HR professionals must adapt contract management practices to comply with the new regulations. In case to renew the contract there should be mutual agreement between both employers and employees. You must adhere to these laws to avoid any legal issues.

3. Modifications to Work Modes

The updates bring flexibility to work arrangements, introducing various work modes such as full-time, part-time, temporary, and flexible work. Recognizing the evolving needs of the modern workforce, the new law introduces part-time and flexible working arrangements.

This development of employment models has made it possible to match employee preferences and job requirements more precisely. Employees now have the option to choose from new working models, providing greater flexibility and adaptability.

Being HR, you must adjust your hiring and benefit plans to account for these various work styles to promote a flexible and well-balanced workplace. You must implement and manage these arrangements, ensuring they align with the organization’s objectives while catering to employees’ individual needs.

4. Guidelines for Termination Process

The new changes in the law introduce clear guidelines for termination by making it mandatory to adhere to the notice period specified in employment contracts. To ensure compliance with the law, the duration of the notice period is a minimum of 30 days and a maximum of 90 days. This means the employers need to provide at least 30 days prior notice to the employee before terminating them.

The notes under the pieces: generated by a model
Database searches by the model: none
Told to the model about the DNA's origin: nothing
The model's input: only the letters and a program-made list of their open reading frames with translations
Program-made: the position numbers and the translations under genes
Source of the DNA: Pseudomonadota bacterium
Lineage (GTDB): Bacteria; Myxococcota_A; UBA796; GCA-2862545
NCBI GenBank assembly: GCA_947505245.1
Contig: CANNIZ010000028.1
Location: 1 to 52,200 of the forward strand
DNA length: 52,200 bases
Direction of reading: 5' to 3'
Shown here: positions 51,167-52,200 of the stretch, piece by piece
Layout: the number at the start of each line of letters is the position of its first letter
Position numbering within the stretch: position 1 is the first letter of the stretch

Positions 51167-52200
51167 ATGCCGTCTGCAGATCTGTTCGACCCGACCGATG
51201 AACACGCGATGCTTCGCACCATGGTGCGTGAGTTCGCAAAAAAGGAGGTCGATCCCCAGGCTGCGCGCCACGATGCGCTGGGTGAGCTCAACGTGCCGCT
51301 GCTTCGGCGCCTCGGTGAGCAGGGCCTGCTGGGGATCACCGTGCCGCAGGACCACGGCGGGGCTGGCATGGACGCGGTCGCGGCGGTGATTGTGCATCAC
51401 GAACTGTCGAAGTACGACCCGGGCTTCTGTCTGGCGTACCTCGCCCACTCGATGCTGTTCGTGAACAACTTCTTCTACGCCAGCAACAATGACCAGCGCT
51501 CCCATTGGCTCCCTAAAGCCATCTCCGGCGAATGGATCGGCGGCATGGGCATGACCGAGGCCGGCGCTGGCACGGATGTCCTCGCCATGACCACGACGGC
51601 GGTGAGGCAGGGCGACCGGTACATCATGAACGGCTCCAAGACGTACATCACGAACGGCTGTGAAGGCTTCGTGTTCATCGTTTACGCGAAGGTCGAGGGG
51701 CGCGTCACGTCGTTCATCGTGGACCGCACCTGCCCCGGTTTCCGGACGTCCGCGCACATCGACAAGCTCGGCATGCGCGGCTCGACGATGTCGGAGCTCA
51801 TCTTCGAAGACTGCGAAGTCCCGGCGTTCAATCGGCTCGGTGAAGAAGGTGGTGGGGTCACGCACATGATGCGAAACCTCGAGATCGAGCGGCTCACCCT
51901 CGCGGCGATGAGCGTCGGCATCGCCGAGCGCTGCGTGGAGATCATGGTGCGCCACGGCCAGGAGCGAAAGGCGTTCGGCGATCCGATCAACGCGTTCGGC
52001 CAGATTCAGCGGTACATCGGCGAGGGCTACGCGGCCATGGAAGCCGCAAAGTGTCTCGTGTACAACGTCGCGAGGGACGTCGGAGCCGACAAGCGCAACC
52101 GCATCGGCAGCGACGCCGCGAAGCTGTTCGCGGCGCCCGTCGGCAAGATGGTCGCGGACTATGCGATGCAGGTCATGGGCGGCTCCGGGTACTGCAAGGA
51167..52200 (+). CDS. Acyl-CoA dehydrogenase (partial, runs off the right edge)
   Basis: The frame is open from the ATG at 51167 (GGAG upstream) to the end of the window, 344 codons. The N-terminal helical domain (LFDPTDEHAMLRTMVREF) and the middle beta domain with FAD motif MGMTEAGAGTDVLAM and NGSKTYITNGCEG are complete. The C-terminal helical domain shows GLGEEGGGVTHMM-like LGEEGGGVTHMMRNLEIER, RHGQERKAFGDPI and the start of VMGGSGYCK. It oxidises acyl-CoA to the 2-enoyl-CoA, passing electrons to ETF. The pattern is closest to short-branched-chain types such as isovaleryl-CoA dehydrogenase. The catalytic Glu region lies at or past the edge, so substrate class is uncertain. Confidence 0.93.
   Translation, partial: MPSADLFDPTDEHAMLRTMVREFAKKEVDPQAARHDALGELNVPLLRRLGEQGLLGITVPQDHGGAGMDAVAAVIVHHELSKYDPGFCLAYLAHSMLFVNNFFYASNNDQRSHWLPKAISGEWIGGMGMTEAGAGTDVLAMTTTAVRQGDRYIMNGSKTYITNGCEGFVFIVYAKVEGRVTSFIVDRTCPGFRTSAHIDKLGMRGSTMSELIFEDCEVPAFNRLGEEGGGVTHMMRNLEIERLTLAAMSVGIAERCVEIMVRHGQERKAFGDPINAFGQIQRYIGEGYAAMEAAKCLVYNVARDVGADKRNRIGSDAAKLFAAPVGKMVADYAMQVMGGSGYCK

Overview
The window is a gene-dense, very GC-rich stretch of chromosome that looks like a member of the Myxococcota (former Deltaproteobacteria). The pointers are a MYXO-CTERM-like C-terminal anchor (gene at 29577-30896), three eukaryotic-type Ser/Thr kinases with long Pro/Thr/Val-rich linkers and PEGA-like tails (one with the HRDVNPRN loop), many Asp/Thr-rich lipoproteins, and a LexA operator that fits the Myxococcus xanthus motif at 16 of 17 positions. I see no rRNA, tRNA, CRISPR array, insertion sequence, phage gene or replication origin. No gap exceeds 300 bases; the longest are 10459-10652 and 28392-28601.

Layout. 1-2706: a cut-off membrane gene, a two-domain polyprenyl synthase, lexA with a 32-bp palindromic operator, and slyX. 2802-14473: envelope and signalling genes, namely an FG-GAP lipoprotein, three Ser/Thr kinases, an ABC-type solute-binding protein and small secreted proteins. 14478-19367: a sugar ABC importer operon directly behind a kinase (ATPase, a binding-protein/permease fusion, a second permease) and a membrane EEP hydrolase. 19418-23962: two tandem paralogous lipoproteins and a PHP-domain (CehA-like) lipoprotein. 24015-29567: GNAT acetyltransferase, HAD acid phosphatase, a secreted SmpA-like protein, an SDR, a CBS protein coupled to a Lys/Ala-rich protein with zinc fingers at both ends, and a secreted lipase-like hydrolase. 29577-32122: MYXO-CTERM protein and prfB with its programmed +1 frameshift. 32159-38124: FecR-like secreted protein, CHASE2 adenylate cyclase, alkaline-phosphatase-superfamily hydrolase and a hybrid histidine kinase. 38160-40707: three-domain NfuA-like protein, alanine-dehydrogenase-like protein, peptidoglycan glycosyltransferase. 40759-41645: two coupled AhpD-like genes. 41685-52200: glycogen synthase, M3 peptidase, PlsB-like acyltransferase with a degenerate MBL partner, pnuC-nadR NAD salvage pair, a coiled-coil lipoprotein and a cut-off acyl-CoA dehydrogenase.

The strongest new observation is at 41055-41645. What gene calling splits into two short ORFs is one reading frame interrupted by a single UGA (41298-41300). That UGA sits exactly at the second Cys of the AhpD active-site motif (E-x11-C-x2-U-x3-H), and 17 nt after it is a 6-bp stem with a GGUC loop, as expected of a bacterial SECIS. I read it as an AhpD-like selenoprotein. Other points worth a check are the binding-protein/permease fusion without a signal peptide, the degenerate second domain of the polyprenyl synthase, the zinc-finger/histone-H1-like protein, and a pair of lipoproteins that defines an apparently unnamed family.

HR departments play a crucial role in ensuring compliance during the termination process. You have to ensure that the labor contract has a clear notice period mentioned and also make necessary arrangements to follow the law. Any Non-compliance may result in compensation equivalent to the notice period. Thus there should be transparent and fair termination procedures.

5. Resolving Labor Conflicts

The changes in enhancing the labor dispute resolution process have empowered the Ministry of Human Resources and Emiratisation (MOHRE) with greater decision-making authority. The MOHRE has been given authority, particularly in small-value disputes. Decisions made by the MOHRE now carry the force of execution, providing a more efficient mechanism for dispute resolution.

If the dispute crosses the jurisdiction of MOHRE the organizations can move to courts to settle the matter. You need to educate your employees regarding these changes and their rights so that it is helpful for them. You must also collaborate closely with the MOHRE to ensure adherence to the new procedures.

6. Changes during Probation Period

The employers still have the power to dismiss employees during the probation period, but the new changes introduce a 14-day probationary notice. This change emphasizes the importance of providing employees with adequate notice before termination during the probationary period.